Belfast, Maine plans to use eminent domain to end Nordic Aquafarms land dispute

The proposed Nordic Aquafarms recirculating aquaculture system farm proposed for Belfast, Maine, U.S.A.

City councilors in Belfast, Maine, U.S.A. are considering the use of eminent domain to seize a piece of disputed property and end a protracted land dispute that has held up progress on a project planned by Nordic Aquafarms.

On 3 August, the council voted unanimously to pursue the takeover of an intertidal area that has been the subject of a court battle over ownership, Maine Public reported. The lawsuit over the intertidal area was first filed in 2019 by Jeffrey R. Mabee and Judith B. Grace, who allege that they are the true owners of intertidal land that Nordic plans to run inflow and outflow pipes through.

The dispute over the land surfaced before the court battle, with opponents to the project claiming during the permitting process via the Maine Department of Environmental Protection that Nordic Aquafarms never demonstrated sufficient “right, title, and interest” to the land in question. Ultimately, the Maine DEP disagreed and granted the permits.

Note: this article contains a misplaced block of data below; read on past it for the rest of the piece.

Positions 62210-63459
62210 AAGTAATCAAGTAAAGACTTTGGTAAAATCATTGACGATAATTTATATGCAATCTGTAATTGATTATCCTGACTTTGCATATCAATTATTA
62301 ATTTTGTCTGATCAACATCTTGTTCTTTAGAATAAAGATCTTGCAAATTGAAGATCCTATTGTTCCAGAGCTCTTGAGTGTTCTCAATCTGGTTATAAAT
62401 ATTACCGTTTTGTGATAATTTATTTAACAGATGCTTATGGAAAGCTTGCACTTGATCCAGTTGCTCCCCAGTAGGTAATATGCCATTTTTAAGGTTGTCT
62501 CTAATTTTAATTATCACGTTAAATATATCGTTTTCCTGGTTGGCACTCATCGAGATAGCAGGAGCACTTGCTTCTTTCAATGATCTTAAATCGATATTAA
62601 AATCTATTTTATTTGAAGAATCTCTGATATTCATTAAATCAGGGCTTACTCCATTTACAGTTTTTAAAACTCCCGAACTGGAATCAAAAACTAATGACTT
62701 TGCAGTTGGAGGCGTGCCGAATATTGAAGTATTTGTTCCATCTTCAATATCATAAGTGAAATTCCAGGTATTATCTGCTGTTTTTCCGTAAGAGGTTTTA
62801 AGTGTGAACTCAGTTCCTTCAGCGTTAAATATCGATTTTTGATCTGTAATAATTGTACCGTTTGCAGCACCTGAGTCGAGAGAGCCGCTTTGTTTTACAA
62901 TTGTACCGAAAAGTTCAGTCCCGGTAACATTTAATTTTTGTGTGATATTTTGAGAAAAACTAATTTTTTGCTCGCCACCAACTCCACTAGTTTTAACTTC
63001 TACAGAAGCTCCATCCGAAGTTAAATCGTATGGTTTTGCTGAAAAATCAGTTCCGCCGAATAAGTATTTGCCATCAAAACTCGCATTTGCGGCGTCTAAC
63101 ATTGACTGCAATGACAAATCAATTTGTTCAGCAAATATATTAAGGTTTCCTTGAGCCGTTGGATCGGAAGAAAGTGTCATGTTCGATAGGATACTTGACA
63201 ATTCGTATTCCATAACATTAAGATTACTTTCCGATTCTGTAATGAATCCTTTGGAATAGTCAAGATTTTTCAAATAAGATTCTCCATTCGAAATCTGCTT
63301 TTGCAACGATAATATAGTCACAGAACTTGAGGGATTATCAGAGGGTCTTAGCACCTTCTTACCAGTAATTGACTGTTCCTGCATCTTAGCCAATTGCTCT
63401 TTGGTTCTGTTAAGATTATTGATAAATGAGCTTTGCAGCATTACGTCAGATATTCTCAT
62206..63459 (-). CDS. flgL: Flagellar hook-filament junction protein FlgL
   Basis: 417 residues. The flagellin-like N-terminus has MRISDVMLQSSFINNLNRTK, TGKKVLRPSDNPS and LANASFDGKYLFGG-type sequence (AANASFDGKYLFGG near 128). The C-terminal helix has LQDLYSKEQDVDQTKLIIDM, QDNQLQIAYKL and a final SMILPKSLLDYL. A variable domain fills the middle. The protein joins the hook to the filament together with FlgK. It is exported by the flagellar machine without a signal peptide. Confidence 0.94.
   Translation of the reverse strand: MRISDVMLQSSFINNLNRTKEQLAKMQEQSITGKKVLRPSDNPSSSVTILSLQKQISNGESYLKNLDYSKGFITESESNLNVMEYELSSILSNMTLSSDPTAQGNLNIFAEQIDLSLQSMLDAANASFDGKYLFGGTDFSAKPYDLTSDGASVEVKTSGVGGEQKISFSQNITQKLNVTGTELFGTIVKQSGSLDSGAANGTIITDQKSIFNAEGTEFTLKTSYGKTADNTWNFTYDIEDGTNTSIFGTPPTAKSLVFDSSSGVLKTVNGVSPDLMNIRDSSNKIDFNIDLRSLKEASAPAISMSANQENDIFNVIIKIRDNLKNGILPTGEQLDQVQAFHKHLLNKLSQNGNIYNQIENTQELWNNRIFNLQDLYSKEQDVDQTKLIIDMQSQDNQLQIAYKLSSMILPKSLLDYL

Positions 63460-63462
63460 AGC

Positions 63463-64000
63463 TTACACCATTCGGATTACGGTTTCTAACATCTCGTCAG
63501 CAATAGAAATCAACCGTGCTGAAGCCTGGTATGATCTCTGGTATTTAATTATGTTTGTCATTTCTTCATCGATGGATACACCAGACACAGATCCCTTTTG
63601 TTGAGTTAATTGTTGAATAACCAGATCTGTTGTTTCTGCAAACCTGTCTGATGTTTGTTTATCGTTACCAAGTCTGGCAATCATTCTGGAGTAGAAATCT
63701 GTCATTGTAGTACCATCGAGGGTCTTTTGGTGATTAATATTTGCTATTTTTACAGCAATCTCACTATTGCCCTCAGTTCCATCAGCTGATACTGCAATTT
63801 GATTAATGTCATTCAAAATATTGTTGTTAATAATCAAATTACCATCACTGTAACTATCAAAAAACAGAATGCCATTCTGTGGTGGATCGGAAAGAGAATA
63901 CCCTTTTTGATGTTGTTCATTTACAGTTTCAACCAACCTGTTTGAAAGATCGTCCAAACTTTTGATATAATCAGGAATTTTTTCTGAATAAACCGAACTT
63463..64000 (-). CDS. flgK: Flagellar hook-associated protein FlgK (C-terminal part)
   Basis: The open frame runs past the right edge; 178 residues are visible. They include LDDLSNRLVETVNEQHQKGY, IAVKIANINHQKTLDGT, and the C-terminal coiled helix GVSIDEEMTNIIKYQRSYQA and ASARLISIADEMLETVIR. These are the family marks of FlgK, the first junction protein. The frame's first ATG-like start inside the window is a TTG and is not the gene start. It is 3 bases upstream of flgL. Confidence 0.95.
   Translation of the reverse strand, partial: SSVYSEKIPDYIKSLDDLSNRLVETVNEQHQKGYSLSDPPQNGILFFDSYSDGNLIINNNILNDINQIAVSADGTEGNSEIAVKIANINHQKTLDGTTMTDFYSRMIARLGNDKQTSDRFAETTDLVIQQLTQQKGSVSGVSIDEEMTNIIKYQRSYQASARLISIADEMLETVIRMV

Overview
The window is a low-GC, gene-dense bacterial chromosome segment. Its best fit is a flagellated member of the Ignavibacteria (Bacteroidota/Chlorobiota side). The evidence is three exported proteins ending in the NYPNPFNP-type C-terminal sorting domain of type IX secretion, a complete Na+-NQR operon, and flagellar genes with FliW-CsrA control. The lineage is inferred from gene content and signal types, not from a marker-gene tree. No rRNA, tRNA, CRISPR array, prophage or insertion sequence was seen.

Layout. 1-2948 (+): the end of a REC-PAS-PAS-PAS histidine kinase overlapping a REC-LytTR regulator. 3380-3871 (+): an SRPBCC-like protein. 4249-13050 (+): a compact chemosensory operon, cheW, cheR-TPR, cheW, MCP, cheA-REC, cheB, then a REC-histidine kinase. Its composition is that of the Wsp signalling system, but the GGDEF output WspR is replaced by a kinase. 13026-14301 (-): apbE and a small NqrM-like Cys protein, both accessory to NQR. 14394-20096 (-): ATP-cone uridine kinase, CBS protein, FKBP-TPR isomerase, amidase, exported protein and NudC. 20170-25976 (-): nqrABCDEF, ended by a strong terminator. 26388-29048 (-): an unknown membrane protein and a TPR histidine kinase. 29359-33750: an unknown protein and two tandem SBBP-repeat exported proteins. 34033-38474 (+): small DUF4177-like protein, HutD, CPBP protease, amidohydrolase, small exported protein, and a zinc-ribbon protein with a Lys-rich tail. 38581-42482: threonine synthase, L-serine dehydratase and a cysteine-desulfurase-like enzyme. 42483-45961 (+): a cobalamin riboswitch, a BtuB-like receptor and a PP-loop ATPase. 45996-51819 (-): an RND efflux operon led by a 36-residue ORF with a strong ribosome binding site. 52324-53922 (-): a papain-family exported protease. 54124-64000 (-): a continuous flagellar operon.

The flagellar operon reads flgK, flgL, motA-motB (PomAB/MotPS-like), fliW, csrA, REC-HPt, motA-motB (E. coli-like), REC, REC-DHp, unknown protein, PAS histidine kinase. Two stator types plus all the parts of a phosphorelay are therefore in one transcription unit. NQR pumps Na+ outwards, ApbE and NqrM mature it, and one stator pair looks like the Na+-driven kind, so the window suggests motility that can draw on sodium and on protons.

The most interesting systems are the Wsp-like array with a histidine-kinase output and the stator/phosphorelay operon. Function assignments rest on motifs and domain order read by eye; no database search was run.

According to Maine Public, the councilors said that by taking over the adjacent properties, they can end the legal dispute over who has the authority to allow Nordic Aquafarms to run the pipes across the intertidal zone. Nordic Aquafarms already has obtained rights to run the pipes across the land leading up to the intertidal zone.

Project opponents, including the recently created Harriet L. Hartley Conservation Area – which comprises the land Nordic Aquafarms plans to use – object to the use of eminent domain by the councilors.

"I think they have known since at least April that a court case might not go in Nordic's favor, and they needed to try and have a plan B, however shaky it might turn out to be," Andy Stevenson, a spokesman for the conservation area, said, according to Maine Public.

Councilors said a resolution is long overdue to the dispute.

"The bottom line is that after three-and-a-half years, this has gone on three-and-a-half years," Councilor Michael Hurley said. "The opposition has lost every single legal battle. Their entire approach was it didn't matter if they win, they were going to exhaust Nordic through time and money."  

Image courtesy of Nordic Aquafarms


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